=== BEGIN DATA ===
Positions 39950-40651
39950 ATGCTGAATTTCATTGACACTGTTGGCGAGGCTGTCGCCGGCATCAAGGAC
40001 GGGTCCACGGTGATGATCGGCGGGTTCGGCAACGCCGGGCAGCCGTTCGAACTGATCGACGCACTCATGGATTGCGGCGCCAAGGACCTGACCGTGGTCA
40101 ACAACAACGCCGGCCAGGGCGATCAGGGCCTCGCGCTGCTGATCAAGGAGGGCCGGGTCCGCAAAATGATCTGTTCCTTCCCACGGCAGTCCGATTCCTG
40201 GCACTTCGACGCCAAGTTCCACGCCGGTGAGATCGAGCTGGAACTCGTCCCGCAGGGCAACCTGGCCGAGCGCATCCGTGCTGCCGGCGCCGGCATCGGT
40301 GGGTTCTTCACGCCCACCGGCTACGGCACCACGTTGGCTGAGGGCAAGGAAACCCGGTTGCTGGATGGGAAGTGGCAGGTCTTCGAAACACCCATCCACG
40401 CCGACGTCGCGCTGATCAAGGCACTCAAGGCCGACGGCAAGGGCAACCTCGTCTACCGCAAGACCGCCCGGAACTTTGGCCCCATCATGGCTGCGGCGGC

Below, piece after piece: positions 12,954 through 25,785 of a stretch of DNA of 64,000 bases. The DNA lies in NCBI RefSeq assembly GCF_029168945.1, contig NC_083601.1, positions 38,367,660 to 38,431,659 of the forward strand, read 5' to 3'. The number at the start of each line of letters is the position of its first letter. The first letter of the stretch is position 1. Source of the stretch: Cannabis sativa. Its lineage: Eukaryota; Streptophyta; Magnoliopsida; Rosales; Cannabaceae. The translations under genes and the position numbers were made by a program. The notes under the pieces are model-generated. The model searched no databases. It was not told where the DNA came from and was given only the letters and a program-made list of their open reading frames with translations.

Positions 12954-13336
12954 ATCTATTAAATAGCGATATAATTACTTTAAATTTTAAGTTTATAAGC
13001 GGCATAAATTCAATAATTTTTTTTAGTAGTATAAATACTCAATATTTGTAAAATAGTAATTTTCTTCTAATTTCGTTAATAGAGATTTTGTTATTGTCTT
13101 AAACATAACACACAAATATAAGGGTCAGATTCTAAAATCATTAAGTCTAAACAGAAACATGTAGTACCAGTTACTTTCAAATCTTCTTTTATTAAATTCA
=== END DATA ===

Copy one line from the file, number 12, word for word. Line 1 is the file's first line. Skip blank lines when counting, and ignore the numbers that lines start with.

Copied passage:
13101 AAACATAACACACAAATATAAGGGTCAGATTCTAAAATCATTAAGTCTAAACAGAAACATGTAGTACCAGTTACTTTCAAATCTTCTTTTATTAAATTCA